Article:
(1) Fulness of Christ. London: Religious Tract Society, [c. 1835], 6pp., lacking final leaf (2) On the word of God. London: Religious Tract Society, [c. 1835], 8pp. (3) On remembering our Creator in the days of our youth. London: C.J.G. & F. Rivington, 1813, 12pp., (4) The nature and importance of repentance. London: Religious Tract Society, [c. 1835], 12pp. (5) New Pocket Companion for Oxford. [Oxford: for J. Cooke, near the Clarendon Printing House, ?1796], pp. 7–34, 39-46 only (of 52), 4 (of 7) engraved plates. The plates present are: Radcliffe’s Library and part of All Souls College; Magdalen College New Building; Part of All Souls College; New College from the East. This work was continually updated and reprinted from the mid-eighteenth century until at least 1817. Our copy, although it lacks the title-page, agrees exactly with the Bodleian Library’s copy of the 1796 edition and we tentatively date it thus. We have compared our surviving pages with those of various nineteenth century editions (1805, 1810, 1815, 1816) but these have all been reset. Only four copies of the 1796 edition are listed on ESTC. (6) Lenglet Dufresnoy, Nicolas. Geography for Children. [London: ?Rivington, c. 1810] pp. 7—46 (pp 43—44 mutilated), 49—136 only, lacking plates. A regularly reissued title. It would seem that, unlike some works, this rather fun book on geography, in the form of questions and answers, was updated. Although lacking the title– and final pages, thus giving no indication of printer or date, editions seen after 1815 to add ‘at present it is again an absolute monarchy; the Bourbon family having been restored’ to the question on ‘Government of France’ to the answer on France reproduced opposite. (7) A present for servants. [F. C. & J. Rivington, c. 1820], pp.3—54 (of ?60), a near complete copy of a work that was latterly printed for the SPCK. The contents include ‘advantage of a time for youth’ and ‘sinful familiarity of servants of different sexes’. This may be the edition of 1818. (8) Cupid’s Bower. [London: Dean and Munday, c. 1830], pp. 15—26 only of 26. A very rare collection of ‘original valentines calculated to convey the sentiments of the heart in language neat, chaste, and expressive’. The author or compiler seems to have had a particular fancy for the name Emma as a number of the love poems are directed to a lady of that name. The only copy of this edition we can trace is in the University of Winconsin. (9) ?New Chapels. [?1843], pp. 115-117 only, three illustrations, two leaves only, the second used as the rear pastedown 158 x 100mm. front pastedown from an advertisement for Sir Henry Halford’s medical products including his ‘Royal Family Pills’ and ‘Celebrated Cough Pills’. A woodcut of Sir Henry shows him with the ‘four successive sovereigns’ he served as family physician. He died in 1844, so soon after this advertisement was probably printed.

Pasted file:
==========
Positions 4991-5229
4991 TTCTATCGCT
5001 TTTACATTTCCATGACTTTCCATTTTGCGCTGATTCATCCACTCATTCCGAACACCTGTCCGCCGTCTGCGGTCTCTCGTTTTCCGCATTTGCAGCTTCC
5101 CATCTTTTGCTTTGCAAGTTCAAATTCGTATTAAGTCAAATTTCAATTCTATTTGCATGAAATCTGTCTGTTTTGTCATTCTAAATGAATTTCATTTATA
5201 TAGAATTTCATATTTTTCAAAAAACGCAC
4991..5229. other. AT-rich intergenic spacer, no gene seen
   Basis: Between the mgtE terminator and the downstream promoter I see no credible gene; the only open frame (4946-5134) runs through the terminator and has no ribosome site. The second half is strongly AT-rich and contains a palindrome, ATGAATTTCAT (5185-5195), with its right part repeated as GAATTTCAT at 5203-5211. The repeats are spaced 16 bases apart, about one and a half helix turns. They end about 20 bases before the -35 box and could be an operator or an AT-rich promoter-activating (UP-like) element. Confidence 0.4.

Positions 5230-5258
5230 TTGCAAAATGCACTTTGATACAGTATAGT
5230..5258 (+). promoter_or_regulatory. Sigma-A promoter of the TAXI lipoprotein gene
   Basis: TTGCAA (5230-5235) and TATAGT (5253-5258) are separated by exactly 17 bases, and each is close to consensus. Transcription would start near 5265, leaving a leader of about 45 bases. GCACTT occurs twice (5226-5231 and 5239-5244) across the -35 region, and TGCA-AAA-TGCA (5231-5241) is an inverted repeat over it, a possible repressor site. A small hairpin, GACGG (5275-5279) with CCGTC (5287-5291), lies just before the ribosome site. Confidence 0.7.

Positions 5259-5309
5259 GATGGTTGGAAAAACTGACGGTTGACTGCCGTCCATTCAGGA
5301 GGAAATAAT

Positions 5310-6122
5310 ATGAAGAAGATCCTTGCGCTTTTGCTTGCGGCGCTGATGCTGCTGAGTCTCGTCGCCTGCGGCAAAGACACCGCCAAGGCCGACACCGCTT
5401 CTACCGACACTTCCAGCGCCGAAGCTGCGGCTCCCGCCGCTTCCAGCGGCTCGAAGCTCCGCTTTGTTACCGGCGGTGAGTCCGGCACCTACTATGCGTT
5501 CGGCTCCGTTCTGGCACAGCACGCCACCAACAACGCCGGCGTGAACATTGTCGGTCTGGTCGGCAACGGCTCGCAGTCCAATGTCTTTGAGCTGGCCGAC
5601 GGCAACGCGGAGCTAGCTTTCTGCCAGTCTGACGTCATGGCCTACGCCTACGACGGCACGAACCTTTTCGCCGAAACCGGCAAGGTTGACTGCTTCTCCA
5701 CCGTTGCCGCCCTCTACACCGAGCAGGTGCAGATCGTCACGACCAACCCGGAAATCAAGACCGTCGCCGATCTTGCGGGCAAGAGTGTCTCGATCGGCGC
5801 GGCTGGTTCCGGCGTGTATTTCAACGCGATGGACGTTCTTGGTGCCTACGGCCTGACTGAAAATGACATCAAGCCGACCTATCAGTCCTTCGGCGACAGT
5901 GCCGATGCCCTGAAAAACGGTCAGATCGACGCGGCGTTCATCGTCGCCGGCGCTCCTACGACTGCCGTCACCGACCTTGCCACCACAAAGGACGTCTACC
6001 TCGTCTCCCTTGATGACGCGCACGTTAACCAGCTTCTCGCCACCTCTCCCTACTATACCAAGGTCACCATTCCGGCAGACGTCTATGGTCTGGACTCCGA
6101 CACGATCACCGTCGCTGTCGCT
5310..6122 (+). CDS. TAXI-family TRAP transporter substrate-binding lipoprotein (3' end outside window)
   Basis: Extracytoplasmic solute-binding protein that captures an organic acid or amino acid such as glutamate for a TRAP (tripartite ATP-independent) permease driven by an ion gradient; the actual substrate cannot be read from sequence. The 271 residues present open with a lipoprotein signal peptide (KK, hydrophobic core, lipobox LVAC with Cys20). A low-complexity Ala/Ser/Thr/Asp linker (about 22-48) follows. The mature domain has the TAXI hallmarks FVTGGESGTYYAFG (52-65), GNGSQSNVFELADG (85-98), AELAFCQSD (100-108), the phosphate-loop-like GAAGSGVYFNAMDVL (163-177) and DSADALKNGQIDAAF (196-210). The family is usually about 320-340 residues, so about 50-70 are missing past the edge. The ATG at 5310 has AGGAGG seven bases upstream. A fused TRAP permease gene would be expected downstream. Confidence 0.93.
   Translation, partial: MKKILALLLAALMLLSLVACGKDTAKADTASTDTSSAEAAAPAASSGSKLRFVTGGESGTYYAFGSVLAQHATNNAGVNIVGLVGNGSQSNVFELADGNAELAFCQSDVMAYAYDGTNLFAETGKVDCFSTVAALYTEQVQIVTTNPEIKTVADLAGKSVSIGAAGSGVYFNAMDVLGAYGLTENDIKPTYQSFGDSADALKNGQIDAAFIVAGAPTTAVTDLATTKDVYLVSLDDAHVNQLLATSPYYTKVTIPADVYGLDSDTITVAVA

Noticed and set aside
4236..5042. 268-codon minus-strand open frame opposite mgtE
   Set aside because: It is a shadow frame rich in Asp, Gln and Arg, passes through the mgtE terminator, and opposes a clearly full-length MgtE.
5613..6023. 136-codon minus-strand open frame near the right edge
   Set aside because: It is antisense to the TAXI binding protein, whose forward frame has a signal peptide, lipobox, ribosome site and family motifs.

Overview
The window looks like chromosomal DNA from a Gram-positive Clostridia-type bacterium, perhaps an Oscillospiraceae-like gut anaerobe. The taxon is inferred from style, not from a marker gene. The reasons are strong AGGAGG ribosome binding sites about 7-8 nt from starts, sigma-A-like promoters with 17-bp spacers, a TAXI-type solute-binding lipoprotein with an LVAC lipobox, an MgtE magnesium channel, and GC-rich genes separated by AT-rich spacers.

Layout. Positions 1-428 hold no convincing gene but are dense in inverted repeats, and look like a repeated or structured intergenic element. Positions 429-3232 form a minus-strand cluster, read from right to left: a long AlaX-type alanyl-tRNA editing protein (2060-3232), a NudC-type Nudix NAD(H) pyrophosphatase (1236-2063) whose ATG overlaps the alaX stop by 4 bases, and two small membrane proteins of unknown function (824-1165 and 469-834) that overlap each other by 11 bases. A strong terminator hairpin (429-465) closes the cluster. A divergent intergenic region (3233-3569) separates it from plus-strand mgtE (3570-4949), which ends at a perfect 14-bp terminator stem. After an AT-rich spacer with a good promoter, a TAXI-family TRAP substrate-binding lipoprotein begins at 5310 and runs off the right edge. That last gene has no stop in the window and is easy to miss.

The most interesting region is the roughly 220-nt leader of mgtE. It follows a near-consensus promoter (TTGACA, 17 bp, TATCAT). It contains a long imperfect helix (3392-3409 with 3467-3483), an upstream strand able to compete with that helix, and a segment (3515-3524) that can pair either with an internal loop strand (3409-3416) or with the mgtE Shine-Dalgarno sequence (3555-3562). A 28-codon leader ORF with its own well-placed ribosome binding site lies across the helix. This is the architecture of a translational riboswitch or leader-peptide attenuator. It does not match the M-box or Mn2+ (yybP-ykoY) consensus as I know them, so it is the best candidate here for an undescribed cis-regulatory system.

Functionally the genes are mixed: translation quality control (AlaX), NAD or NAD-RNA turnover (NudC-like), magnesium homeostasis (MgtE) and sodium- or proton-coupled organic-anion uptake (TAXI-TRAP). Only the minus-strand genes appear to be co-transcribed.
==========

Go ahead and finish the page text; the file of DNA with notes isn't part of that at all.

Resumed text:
How these pieces came to be bound together will forever remain a mystery but, even in their incomplete state, must have had a major significance for someone, either as a memento of times past or persons departed. It is probably best to see this as a survival in the same way a scrapbook might be. An intriguing mystery and scarce survival of (presumably) working class reading in the first half of the nineteenth century.
Author Nine Pamphlets bound in one volume
Binding near contemporary paper over cardboard